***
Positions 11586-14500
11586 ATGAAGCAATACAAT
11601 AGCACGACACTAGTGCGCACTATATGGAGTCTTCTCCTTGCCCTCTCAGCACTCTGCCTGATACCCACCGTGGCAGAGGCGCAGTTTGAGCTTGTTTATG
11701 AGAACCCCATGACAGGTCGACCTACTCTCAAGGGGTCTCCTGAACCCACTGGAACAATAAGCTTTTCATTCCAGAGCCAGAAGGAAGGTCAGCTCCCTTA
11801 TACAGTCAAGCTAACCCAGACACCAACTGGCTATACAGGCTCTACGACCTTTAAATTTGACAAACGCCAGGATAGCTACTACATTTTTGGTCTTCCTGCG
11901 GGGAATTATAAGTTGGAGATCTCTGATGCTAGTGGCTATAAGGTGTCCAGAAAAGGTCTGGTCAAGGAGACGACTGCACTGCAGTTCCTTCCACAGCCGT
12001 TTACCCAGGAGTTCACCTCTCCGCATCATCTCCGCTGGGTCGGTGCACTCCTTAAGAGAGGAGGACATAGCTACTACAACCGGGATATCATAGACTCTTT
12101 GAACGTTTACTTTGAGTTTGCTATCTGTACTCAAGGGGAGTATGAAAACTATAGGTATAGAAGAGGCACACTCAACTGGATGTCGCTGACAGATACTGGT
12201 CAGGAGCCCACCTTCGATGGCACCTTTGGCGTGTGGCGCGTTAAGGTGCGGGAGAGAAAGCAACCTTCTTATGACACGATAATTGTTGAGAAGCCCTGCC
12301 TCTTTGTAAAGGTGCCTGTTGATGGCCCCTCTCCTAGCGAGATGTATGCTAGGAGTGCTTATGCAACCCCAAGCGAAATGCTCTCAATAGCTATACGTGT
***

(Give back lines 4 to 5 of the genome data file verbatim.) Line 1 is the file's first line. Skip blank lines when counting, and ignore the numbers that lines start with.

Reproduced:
11701 AGAACCCCATGACAGGTCGACCTACTCTCAAGGGGTCTCCTGAACCCACTGGAACAATAAGCTTTTCATTCCAGAGCCAGAAGGAAGGTCAGCTCCCTTA
11801 TACAGTCAAGCTAACCCAGACACCAACTGGCTATACAGGCTCTACGACCTTTAAATTTGACAAACGCCAGGATAGCTACTACATTTTTGGTCTTCCTGCG